High drama indeed… but never shoot it high!!
Last fall my oldest son Brendan finally seemed to have come to terms with the fact that he doesn’t have the size to play organized American football the way he’d like to, and has gotten more serious about his club soccer and in developing his skills in that sport. His brothers play soccer too. Our girls do field hockey, pole-vaulting (how cool is that?) and drama.
The other night, Brendan and I were watching the UEFA European Champions Cup final between Manchester United and Chelsea, which was being played in Moscow. Brendan and his soccer club teammates are all into this sort of thing... Brendan was virtually alone in supporting Man U; almost all of his buddies were rooting for Chelsea. Now, if you ask me why 12-year old soccer-playing boys in the US have such passionate convictions one way or the other about something like this, I really can’t tell you. All I can say is that soccer has become thoroughly internationalized. Neither of these teams can really be called “British” clubs anymore, and I suppose boys have favorite players they’ve seen playing in the World Cup that they want to root for. In the case of Chelsea, I’m thinking that a lot of them are fans of the German midfielder Michael Ballak.
Predictably, the game ended in a draw, and was decided by a penalty kick shootout. I think I’ve posted before about how this is a fundamental flaw in the sport. The rules of the game and the strategies employed by most coaches are weighted too heavily in the favor of the defense. It’s too difficult to score goals, and far too many important games are settled with penalty kicks, which seems unjust to me. If you are a true aficionado of the game, however, there is hardly anything like the high drama of a penalty shootout. Even for the casual observer, it can make the palms sweat.
In most of the world, soccer is more important than a matter of life and death. The pressure on the star players is beyond intense. One thing I’ve noticed in these shootouts is that it's often the best players who choke under the pressure and make mistakes. I’m no expert when it comes to fútbol, but as far as penalty kicks are concerned, the advantage lies with the shooter, and I think the main idea is to keep the ball low and just inside of either post, hoping that the goalie will choose wrong in deciding which direction to dive in. Too often, it seems, the best players try to get cute.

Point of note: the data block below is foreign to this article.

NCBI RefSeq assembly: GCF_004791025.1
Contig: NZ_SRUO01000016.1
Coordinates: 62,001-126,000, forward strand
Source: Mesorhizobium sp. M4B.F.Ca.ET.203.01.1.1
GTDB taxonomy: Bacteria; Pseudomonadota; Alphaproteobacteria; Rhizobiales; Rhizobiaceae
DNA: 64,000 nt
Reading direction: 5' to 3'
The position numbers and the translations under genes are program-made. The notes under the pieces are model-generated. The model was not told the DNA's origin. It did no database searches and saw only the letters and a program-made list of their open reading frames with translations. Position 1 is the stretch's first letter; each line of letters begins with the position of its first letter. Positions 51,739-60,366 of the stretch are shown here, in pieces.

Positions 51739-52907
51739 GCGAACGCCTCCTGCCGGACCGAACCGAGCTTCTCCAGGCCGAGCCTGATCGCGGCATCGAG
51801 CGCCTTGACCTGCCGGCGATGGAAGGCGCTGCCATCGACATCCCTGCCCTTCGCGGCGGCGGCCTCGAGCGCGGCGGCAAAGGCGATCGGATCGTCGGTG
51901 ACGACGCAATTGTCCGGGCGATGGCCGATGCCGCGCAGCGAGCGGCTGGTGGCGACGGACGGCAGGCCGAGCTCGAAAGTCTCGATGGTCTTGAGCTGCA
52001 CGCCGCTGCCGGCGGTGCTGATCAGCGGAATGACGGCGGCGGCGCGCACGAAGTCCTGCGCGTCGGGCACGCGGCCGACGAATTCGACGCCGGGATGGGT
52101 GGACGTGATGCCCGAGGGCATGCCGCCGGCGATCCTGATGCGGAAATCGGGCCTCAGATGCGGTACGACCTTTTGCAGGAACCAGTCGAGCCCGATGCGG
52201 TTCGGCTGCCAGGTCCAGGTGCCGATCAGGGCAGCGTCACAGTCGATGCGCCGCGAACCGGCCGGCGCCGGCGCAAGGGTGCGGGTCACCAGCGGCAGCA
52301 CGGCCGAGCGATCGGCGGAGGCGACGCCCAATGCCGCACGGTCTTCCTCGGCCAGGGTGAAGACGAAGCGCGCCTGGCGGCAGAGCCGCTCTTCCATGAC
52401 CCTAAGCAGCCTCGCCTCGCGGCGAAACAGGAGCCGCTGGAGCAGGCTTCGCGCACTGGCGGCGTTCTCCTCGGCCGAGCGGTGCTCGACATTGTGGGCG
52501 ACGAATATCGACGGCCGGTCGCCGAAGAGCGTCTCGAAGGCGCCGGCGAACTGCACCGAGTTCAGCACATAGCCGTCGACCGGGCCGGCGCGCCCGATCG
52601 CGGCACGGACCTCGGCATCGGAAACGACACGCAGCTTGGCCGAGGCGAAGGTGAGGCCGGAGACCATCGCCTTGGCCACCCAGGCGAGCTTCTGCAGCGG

For example, in the Cup final the other night, Man U’s Portuguese winger Cristiano Ronaldo, arguably one of the 2 or 3 best players in the world, tried some lame thing where he did a little stop-and-go before taking the shot. Didn’t work. The goalie made the save. His little move should be illegal. According to the rules, the goalie can’t move until the ball is in the air anyway. Serves him right.
With this advantage it came down to Chelsea’s captain, the defender John Terry, playing just ten days after dislocating an arm, and just minutes after keeping Chelsea in the game with a brilliant defensive header, to take his turn in the box. If he just puts his shot away, it’s all over and Chelsea are champs!
Well… Between a driving rainstorm and bad turf… Watch... About 1:20 in, Chelsea in blue, Manchester United in red.
You’ve got to feel bad for the guy. As for Ronaldo, while the rest of his teammates celebrated, he still lay face down on the turf in tears of his own, no doubt giving thanks to the Madonna… “I’m not the goat, I’m not the goat, I’m not the goat…” Afterwards, though, he didn’t seem too stressed about it. He just looked like he wanted to kill his interviewer, that's all.
Shortly before the shootout, one of Chelsea's best players, Didier Drogba, was given a red card and kicked out of the game for slapping Man U's Nemanja Vidic. This indiscipline under pressure puts me in mind a bit of the great midfielder Zinedine Zidane, who probably cost France the last World Cup by losing his cool, and of a really tough break for the player in 1994’s World Cup who was all the buzz that year, Italy’s striker Roberto Baggio. In the final match with Brazil, he put his penalty kick… over the net. Did he ever live it down? Is there redemption for fallen fútbol heroes?